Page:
Arguments Against Prescription Drug Abuse

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The Fight Against Prescription Drug Abuse in America University of South Alabama Deana Lee McHugh Prescription drug abuse is now considered an epidemic in the United States especially among teens and young adults. Nearly one-third of all people twelve and older that have used drugs, started with a prescription drug that was used for a nonmedical reason (www.whitehouse.gov). The general public and the federal government must come together to stop this growing problem. Legislatures must be contacted, laws must be passed and education must be provided. The purpose of this paper is to discuss how prescription drug abuse affects our nation socially, economically, ethically and politically. It will also discuss goals on how to help correct…show more content…
Physicians have to worry about this principle in two aspects. One, trying to make sure they aren’t overprescribing narcotics for patients contributing to addiction and overdose which in fact is harm to the patient. But two, also making sure they don't under treat those that truly have pain control issues, as this too can cause harm to a patient. It is a proven fact that pain medication, taken appropriately, will significantly impact life saving treatments as well as end of life comfort (Maley, 2013). Political and Legal Factors Different states have different laws in place related to prescription drug abuse. For example, Connecticut has a bill in Congress that states that for any practitioner that prescribes or dispenses has to review the electronic monitoring program prior to prescribing or dispensing to review that patients history of narcotic use. (www.ncsl.org) Both legislative parties support this bill. Monitoring a patient’s history prior to prescribing medications will help to cut down on the problem of prescription drug abuse. It seems many states have refused to pass bills related to this problem in America. Issue Statement How can we as Americans stop the epidemic of prescription drug abuse, yet ensure we as practitioners are continuing to provide quality patient care and optimal treatment for those in need of it?…show more content…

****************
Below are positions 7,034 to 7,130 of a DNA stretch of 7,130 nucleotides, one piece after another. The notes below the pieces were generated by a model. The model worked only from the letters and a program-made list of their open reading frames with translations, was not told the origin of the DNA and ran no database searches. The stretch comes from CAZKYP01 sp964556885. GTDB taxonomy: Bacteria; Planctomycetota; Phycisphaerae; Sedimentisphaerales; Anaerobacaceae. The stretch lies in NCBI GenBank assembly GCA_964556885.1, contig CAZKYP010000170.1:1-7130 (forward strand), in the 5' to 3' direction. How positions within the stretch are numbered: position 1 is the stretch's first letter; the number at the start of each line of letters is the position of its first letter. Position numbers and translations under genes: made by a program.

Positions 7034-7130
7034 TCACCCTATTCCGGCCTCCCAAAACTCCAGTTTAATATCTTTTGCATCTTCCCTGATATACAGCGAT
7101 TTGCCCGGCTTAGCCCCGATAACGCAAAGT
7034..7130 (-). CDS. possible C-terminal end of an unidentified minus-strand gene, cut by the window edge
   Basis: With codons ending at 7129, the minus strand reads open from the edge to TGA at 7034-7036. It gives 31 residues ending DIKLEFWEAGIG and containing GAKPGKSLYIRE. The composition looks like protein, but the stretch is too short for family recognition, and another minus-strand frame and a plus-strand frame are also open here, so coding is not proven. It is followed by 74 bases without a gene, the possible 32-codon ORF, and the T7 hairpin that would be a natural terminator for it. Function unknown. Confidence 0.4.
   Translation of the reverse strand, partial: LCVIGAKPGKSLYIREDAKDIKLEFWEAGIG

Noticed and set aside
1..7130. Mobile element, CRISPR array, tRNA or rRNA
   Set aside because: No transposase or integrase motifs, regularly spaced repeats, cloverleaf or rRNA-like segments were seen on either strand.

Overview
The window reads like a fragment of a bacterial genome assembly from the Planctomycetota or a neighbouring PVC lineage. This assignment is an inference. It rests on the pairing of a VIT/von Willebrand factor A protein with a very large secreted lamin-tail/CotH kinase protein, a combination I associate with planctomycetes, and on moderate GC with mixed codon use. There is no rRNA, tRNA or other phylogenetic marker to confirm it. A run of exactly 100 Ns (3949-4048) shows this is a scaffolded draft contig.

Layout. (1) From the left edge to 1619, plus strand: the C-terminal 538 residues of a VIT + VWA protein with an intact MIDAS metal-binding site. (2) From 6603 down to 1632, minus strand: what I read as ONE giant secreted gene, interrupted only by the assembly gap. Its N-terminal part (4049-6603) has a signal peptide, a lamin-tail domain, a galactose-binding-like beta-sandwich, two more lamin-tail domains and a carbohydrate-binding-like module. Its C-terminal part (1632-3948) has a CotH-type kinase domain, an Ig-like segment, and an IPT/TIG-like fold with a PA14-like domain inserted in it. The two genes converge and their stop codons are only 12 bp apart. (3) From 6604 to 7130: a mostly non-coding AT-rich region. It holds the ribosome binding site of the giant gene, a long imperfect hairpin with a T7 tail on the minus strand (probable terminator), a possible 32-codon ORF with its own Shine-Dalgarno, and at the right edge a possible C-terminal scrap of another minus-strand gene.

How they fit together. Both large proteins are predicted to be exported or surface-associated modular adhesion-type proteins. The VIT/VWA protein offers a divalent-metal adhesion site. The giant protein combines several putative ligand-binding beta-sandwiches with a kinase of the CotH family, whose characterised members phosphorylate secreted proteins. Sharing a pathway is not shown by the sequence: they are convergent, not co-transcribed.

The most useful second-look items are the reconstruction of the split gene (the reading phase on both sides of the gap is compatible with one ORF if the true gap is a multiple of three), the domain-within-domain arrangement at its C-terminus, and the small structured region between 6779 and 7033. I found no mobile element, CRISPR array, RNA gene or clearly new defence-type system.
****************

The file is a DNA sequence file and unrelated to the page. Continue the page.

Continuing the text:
Practitioners already try and see so many patients in one given day that the likelihood of them wanting to take extra time for education is not probable. The con for the drug abuse deterrent in narcotics would be whether or not this would effect the medication in a way that it would not be beneficial or provide the proper pain relief for those patients that have a true need for pain medication. Criterion Two – Economic considerations for all parties involved. Pros: “Doctor shopping” is common among drug seekers. Bill S.348 and bill H.R.486 would benefit all parties involved economically in the long run. If laws are put in place to increase educational demands and monitoring of medication history it will lead to the decrease of this type of drug abuse (www.ncsl.org). Patients inability to “doctor shop” will allow for less prescribing which will decrease street selling and crime related costs. According to Pisgah Laboratories in North Carolina, adding drug deterrent technology will increase the federal budget by about $200 billion overall (www.pigsahlabs.com). Cons: It will cost the federal government more money now due to having to pay out grants, as well as the pharmaceutical companies due to having to add drug deterrent ingredients to medications

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